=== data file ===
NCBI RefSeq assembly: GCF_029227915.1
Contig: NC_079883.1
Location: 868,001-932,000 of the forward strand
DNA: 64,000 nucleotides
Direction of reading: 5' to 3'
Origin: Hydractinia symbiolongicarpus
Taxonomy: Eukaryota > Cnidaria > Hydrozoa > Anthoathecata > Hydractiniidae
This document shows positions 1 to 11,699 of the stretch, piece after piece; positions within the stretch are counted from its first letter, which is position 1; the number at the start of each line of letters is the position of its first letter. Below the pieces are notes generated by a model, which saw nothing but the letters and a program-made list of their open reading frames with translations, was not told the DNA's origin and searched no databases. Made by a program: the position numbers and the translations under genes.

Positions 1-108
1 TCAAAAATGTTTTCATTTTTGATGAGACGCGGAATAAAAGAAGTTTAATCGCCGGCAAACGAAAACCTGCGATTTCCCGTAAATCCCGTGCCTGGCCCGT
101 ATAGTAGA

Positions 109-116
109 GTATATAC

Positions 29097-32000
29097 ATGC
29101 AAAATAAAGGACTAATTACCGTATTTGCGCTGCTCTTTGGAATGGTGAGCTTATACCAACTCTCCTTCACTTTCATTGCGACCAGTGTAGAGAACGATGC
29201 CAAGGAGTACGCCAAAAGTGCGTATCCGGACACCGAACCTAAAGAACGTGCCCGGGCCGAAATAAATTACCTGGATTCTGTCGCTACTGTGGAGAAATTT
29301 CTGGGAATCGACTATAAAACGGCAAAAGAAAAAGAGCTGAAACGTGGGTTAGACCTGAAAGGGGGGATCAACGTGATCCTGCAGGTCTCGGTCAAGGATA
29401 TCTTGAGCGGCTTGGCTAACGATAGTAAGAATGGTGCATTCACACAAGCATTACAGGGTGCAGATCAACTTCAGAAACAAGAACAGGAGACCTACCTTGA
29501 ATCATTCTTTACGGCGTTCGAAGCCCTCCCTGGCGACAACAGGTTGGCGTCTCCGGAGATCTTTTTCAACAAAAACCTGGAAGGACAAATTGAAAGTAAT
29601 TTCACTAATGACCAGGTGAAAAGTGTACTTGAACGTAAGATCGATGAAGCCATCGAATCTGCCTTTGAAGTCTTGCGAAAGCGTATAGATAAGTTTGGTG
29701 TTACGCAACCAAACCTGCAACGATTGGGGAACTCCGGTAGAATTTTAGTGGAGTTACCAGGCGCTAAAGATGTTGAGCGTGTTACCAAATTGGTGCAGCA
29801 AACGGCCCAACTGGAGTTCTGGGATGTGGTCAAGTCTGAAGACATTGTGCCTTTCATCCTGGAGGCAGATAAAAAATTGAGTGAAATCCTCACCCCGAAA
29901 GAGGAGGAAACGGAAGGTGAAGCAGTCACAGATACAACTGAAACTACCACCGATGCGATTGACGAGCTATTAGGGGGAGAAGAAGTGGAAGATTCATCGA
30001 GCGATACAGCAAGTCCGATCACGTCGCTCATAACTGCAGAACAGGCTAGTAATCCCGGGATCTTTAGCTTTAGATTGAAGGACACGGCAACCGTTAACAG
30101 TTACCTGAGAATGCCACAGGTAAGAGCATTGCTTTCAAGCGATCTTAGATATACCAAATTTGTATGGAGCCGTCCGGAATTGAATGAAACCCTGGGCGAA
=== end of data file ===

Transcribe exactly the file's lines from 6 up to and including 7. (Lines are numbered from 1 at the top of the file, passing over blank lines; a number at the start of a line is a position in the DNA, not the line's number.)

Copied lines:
Origin: Hydractinia symbiolongicarpus
Taxonomy: Eukaryota > Cnidaria > Hydrozoa > Anthoathecata > Hydractiniidae